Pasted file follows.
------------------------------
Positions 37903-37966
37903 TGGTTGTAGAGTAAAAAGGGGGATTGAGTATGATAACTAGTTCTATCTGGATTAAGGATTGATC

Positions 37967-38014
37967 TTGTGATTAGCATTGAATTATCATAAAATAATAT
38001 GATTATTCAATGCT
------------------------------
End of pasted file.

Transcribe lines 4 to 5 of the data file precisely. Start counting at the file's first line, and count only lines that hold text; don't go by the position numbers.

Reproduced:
37967 TTGTGATTAGCATTGAATTATCATAAAATAATAT
38001 GATTATTCAATGCT